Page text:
Tui Ecovillage

February 24, 2006

In my last post I referred to an article about Tui Ecovillage based here in New Zealand. It’s been a while since I last read the article and I’m reminded of how good it is. It’s written by Robina McCurdy who was the instigator of the village back in 1984 – the article was written in 1996. I’ve met and interviewed Robina and she is a living testament to the personal growth that occurs in successful villages. Here’s some choice quotes:

I believe that the greatest test of a community’s spiritual alignment is how they deal with the financial realm. … It is my opinion that for a community to function wholistically on all levels, an essential ingredient is to have a form of income earning that ties people together. Of necessity this keeps people having to move forward as a group, as their “food source” is bound in with evolving sustainable relationships.


Conflict does and will happen in any group, so learning ways to deal with it is vital to the life of a group. It arises because of lack of honesty, differences in habits, lifestyle and values, projections and reflections, and inappropriate structures to meet the needs of a particular group. Providing ways to deal with these areas, significantly minimises conflict. If the group does not have agreed mechanisms to deal with conflict, the tension that builds up, spoken or unspoken, inevitably brings about distancing. The imploded energy created by denial is likely to destroy the group eventually. In my observations and experience, groups which have not upheld personal growth as a prerequisite for group growth and prosperity, have ultimately destroyed themselves

All prospective members and members of Tui make a commitment not to walk away from conflict. If requested, a member, small group, or, if necessary, the whole community, can be supportive in conflict resolution.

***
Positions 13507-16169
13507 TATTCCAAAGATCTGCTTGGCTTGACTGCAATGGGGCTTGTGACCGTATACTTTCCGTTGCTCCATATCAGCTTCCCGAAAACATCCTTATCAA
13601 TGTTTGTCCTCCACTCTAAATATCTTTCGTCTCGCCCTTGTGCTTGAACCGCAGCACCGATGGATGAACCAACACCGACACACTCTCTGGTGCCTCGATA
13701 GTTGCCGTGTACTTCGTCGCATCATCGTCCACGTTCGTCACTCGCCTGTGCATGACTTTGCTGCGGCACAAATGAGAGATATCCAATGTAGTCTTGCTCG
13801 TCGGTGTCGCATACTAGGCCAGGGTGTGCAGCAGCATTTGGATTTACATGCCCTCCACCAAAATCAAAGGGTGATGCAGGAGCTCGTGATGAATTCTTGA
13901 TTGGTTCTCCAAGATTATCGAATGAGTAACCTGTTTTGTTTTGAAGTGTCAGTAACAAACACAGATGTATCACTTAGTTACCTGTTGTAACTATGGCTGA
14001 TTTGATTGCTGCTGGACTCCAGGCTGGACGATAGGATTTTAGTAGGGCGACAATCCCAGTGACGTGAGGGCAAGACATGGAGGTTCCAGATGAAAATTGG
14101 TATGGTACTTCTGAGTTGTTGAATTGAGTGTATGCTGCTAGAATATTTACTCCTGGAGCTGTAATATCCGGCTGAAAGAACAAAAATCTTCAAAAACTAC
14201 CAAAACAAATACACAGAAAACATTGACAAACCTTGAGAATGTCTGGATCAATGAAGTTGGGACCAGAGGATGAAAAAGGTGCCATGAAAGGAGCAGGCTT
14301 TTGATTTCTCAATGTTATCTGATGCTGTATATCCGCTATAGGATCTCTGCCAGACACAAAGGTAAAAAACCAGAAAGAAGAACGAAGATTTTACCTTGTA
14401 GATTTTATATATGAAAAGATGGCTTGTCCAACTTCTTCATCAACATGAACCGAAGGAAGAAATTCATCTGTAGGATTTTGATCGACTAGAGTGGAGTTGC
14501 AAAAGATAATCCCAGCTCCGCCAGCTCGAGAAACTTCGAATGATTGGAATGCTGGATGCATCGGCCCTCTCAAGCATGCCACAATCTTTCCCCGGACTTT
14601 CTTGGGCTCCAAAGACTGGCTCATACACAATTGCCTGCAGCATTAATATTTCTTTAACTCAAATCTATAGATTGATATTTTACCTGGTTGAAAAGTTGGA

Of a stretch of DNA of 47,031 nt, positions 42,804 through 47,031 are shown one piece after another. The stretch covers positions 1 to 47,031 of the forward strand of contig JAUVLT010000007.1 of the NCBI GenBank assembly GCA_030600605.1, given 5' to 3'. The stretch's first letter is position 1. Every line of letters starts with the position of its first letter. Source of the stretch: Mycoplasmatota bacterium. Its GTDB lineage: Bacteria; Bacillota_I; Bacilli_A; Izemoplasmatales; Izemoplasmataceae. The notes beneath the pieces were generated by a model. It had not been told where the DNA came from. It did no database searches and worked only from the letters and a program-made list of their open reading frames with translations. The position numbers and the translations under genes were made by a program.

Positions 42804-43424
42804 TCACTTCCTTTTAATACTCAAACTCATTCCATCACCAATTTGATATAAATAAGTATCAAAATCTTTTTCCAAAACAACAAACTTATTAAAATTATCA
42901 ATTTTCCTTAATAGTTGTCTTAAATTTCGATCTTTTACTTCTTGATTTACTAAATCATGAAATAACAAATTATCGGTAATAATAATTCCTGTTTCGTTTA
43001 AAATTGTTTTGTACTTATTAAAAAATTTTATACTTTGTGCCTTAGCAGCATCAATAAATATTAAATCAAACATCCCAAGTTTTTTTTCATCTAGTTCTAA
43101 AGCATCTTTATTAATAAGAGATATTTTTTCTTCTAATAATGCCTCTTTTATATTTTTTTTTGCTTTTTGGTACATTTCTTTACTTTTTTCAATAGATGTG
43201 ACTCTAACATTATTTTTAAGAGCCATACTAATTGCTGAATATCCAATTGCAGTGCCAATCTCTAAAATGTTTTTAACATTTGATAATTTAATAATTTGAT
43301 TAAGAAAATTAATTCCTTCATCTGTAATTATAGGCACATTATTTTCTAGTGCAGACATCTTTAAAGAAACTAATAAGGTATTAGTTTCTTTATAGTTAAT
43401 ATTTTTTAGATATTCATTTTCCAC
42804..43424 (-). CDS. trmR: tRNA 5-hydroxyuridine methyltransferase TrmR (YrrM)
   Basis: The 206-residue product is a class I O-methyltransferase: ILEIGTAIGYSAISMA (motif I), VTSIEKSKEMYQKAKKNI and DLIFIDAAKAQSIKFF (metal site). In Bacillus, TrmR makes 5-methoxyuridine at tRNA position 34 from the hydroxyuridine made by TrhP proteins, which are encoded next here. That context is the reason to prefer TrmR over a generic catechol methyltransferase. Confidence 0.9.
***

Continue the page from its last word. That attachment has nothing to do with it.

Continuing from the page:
and especially this

A “Tuki” is an oratory “heart-sharing-circle” process, which we have adopted and adapted from the Maori whaikorero and American Indian tribal council. Its purpose is to go deeper into the family / cultural / historical conditioning & values which underlie emotional/attitudinal blocks, to us as a group, making aligned decisions and defining collective direction. It also serves to renew inspiration and therefore commitment. Tuki are usually held when we get “stuck” in a way which hinders our positive progress as a group – when mistrust/ misunderstandings build, when differences create separation, when we lose sight of loving over divisive community issues.

A Tuki generally happens for two days, including the evening in between.

It is important that everyone is present, as it is almost unavoidable that the group will have a “paradigm shift”, and it is difficult for a person being left behind to be later integrated.

and lastly

Well known author Scott Peck has defined that to get in touch with true community we go through the stages of pseudo-community, and then chaos. We at Tui have surely done that – and we are richly awarded.

Through life at Tui, I am rediscovering what I believe to be a natural social pattern encoded within our genes as basic as an animal’s instinct – this pattern is overlaid by conditioning generated from fear of intimacy, and lack of bonding with our Earth Mother.

There are essential patterns in leaves and water-flow, so it is feasible that there are God-given blueprints for human settlement, regardless of how sophisticated we think we have become. It is simply a matter of removing the clutter.

The only thing that I would want to add to this is more specifics about raising children. That said though, a group of people focused on dealing with their own problems the way Tui has have done most of the work toward getting that right anyway.



  1. Excellent article, Aaron.

    This proves my point–that people come to ecovillages with different ideologies. Some are against civilization, others want to help heal the earth but are not against civilization, others are against industrialization but are not against civilization. In an ecovillage, these ideals must be reconciled, and the key to their success is personal growth.

    But the growth is often mutual. Almost always, everyone compromises, rather than one person forcing to admit defeat to other ideologies.

    Posted by: Jim | 02/24/2006

    I think the other thing is that they often aren’t aware of what their ideals are, except in a vague kind of way. When the time comes to make decisions about the ecovillage land can be the first time a person has to get specific about their beliefs – unless part of the village forming process includes dealign with these things

    Posted by: Aaron | 02/24/2006


    Posted by: Jim | 02/24/2006

  2. […] It’s hard to know how it will all work out but the very act of undertaking this kind of journey will undoubtedly bring us into conflict with inner demons, it’ll be pretty obvious when we need to take our eyes off the horizon and turn inward and fortunately for us there are those who have already trodden this path. […]

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